In one smooth motion, he ducks and rolls. Flames lick his shoulders, but nothing sticks. The dragon’s eyeballs bulge in fury and she lunges again.

She’s so slow. Calean stumbles back. She lands and smashes a stalagmite, too empty of mind and utterly mad to change her course. The spire of rock punctures her skin and she winds back in a seething rage.

Calean dips his head and turns his back, pretending to run. That would be the logical thing to do, by most standards. Seeing her food escaping, the beast arches her back and throws herself into an attack again.

The boy spins. Mr. Joss’s sword feels good in his hands. Steady, alive. The monster’s great body soars towards him, unguided, livid. The sword, held out in front of him, slides without resistance through the beast’s thick scales.

Hot blood runs down Calean’s arms. It burns.

The dragon screeches. The screeches turn to gurgles, and then she stops making sound completely, and Calean cannot breathe. He drops the sword and stumbles away.

The beast inches backward, drawn by her great, unbalanced weight, the sword buried deep in her chest. Then her body drops like a stone to the floor.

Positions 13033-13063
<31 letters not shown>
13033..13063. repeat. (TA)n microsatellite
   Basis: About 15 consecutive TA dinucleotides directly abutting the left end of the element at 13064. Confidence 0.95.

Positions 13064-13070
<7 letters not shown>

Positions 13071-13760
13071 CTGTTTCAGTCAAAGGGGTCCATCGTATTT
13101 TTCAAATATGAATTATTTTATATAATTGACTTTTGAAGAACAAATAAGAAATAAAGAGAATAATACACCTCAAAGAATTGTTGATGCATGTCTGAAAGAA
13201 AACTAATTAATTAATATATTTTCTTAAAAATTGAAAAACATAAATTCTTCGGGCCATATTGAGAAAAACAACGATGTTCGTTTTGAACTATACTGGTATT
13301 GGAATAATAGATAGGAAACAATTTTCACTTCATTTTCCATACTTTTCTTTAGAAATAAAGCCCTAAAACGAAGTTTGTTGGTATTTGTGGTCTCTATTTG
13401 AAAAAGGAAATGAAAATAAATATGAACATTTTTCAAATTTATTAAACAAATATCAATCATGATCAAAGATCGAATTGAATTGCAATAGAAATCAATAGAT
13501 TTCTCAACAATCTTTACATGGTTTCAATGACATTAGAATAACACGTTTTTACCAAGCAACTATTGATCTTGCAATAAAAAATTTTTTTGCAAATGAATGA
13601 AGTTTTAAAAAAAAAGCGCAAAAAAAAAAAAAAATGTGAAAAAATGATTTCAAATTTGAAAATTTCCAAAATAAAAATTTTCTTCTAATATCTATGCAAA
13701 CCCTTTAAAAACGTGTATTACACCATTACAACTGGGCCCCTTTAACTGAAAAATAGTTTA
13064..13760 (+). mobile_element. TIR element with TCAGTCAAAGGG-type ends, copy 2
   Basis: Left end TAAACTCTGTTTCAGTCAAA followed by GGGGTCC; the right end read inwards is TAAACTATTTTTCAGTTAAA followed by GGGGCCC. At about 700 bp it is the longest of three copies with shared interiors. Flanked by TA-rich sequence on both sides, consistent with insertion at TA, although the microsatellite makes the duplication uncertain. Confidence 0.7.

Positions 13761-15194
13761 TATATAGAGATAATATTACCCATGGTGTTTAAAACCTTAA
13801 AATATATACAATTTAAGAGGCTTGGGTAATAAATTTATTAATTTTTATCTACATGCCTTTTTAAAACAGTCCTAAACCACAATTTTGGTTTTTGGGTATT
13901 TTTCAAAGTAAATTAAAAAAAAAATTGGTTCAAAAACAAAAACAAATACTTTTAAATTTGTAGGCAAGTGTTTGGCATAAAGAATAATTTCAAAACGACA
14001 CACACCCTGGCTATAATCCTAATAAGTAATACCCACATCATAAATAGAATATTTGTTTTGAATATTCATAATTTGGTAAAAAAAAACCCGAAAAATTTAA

Calean rips his shirt and wipes away the boiling-hot dragon’s blood. Something sizzles. He glances up and her fallen body is on fire.

The skin goes first. The bones turn to sand, then dust, and finally smoke. The cavern lights up, stoked by the bonfire, and when everything finishes burning it goes dark.

Calean breathes again, and again. He reaches for his sword in the dark and resheathes it, when a tiny white dot appears on the floor.

He looks up. Somehow, sunlight has penetrated this deep, dark place. The white light is a glimmer—a reflection of some kind. He crouches and with his hands finds something sharp, metal.

A crown. He lifts it. Something drops from the crown and shatters on the ground. When he feels along with his hands, he finds the remains of a skull wrapped in a chainmail coif.

The remains of King Herula.

The king is waiting at the gate when Calean returns.

“What happened to you?” Kren rushes towards the boy and lifts his arms. Calean’s hands are burned up to his elbows. Kren’s features grow cold. “It’s not bad.” He gulps. “Well, no, it’s bad, but you’ll be okay. But we have to get you to a doctor right away.”

“Oscar Kren.”

The king looks up. Calean’s eyes watch him.

For the first time, Calean sees his friend. Then he holds up the crown.